South Semitic languages
|Yemen, Oman, Ethiopia, Eritrea|
The "homeland" of the South Semitic languages is widely debated, with sources such as A. Murtonen (1967) and Lionel Bender (1997), suggesting an origin in Ethiopia and others suggesting the southern portion of the Arabian Peninsula. A recent study based on a Bayesian model to estimate language change concluded that the latter viewpoint is more probable.
South Semitic is divided into two uncontroversial branches:
- Old South Arabian – extinct, formerly believed to be the linguistic ancestors of modern South Arabian Semitic languages, modern South Arabian now being classified as Eastern South Semitic. The Razihi language is probably a descendant.
- Early Ethiopian Semitic languages (Ethio-Semitic, Ethiopian Semitic) on the southern coast of the Arabian Peninsula and found across the Red Sea in the Horn of Africa, mainly in modern Ethiopia and Eritrea.
The Ethiopian Semitic languages collectively have by far the greatest numbers of modern native speakers of any Semitic language other than Arabic. Eritrea's main languages are mainly Tigrinya and Tigre, which are North Ethiopic languages, and Amharic (South Ethiopic) is the main language spoken in Ethiopia (along with Tigrinya in the northern province of Tigray). Ge'ez continues to be used in Eritrea and Ethiopia as a liturgical language for the Orthodox Tewahedo churches.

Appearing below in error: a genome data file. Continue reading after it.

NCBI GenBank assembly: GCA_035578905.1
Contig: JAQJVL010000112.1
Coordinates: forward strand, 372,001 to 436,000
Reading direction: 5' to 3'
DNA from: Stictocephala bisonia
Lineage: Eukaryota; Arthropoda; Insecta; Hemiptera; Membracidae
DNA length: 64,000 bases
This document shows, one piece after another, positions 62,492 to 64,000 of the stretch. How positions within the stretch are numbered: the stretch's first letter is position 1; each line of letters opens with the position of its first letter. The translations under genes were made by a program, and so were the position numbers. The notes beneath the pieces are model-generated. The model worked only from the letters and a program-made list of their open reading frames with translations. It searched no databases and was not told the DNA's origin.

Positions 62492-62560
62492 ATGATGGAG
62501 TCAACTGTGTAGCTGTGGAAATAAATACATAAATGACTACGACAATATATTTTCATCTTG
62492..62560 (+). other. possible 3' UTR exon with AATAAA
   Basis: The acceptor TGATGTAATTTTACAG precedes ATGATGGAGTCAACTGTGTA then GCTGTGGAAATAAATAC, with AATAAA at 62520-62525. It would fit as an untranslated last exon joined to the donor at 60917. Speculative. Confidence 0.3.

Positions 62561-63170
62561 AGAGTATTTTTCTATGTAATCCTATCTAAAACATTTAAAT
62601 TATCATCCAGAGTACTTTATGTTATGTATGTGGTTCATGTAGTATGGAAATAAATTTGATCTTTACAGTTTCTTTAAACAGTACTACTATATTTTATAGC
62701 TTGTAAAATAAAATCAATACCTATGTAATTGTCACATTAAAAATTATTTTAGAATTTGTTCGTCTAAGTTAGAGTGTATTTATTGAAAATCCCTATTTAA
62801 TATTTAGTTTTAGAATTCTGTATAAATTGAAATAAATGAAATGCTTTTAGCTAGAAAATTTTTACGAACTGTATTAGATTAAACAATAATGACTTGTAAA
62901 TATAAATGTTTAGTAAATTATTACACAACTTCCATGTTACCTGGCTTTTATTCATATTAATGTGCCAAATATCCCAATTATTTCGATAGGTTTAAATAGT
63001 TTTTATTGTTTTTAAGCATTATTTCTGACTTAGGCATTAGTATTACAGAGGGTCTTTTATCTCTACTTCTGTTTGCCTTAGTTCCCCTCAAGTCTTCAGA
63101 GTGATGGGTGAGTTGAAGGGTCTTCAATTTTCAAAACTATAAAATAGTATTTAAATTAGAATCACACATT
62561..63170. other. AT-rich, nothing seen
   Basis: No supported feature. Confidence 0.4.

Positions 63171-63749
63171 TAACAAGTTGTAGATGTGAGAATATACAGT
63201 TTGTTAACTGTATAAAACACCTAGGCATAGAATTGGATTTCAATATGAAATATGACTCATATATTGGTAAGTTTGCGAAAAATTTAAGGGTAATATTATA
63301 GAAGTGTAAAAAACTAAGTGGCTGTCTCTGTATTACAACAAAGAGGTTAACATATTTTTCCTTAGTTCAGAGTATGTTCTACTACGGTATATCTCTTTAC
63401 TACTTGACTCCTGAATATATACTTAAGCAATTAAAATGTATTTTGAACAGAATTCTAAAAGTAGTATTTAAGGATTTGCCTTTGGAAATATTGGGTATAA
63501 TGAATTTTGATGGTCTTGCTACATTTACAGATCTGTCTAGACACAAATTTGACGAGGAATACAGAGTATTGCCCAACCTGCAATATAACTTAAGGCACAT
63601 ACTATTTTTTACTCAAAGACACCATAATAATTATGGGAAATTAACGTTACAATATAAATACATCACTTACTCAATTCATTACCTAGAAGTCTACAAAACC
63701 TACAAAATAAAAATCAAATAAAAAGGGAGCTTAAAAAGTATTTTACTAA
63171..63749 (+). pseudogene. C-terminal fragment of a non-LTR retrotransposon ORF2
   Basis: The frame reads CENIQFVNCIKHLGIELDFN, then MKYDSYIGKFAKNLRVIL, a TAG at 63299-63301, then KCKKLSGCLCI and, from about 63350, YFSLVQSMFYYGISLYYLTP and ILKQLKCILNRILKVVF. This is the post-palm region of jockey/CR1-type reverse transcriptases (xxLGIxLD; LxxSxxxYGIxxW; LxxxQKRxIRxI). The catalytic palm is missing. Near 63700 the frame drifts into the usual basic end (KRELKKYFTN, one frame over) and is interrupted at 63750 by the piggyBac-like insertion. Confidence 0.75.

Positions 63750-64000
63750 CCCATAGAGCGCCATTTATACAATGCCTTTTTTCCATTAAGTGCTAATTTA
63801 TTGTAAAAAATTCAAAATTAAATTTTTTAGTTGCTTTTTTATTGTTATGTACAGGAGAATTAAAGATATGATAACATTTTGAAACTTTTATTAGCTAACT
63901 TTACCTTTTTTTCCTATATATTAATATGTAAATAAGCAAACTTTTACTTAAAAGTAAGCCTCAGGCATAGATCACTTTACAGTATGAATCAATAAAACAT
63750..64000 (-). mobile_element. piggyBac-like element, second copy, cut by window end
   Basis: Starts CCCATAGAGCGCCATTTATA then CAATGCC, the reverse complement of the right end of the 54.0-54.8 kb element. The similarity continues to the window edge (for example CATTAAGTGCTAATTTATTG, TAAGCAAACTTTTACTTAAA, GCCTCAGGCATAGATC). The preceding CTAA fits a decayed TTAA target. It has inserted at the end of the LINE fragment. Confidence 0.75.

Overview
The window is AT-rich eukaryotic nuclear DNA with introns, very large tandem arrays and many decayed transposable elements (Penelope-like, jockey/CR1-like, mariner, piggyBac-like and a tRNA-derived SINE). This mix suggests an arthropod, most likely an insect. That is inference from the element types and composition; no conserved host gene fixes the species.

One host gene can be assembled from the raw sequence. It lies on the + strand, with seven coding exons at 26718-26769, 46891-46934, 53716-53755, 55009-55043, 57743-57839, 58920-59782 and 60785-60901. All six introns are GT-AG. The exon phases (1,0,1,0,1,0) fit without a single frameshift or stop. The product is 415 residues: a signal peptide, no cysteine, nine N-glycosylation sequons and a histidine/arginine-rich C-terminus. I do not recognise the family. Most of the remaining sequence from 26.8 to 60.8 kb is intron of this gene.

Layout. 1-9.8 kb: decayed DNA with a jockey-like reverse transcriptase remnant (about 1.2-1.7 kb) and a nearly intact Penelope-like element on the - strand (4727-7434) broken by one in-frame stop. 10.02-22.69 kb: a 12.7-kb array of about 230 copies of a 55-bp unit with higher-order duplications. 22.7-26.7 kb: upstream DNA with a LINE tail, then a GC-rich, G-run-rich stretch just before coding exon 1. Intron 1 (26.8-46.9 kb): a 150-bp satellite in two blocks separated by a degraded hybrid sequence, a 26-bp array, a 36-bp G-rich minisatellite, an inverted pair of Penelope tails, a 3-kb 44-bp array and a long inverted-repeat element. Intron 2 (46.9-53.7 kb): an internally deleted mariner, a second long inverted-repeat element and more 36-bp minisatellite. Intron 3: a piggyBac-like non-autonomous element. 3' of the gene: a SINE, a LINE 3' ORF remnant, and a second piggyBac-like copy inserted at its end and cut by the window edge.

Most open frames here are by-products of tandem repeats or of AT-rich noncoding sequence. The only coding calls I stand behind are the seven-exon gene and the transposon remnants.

Southern Arabian languages have been increasingly eclipsed by the more dominant Arabic (also a Semitic language) for more than a millennium. Ethnologue lists six modern members of the South Arabian branch and 15 members of the Ethiopian branch.
- Bender, L (1997), "Upside Down Afrasian", Afrikanistische Arbeitspapiere 50, pp. 19-34
- Kitchen, Andrew, Christopher Ehret, et al. 2009. "Bayesian phylogenetic analysis of Semitic languages identifies an Early Bronze Age origin of Semitic in the Near East." Proceedings of the Royal Society B: Biological Sciences 276 no. 1665 (June 22)
- "South". Ethnologue. Retrieved 2017-07-04.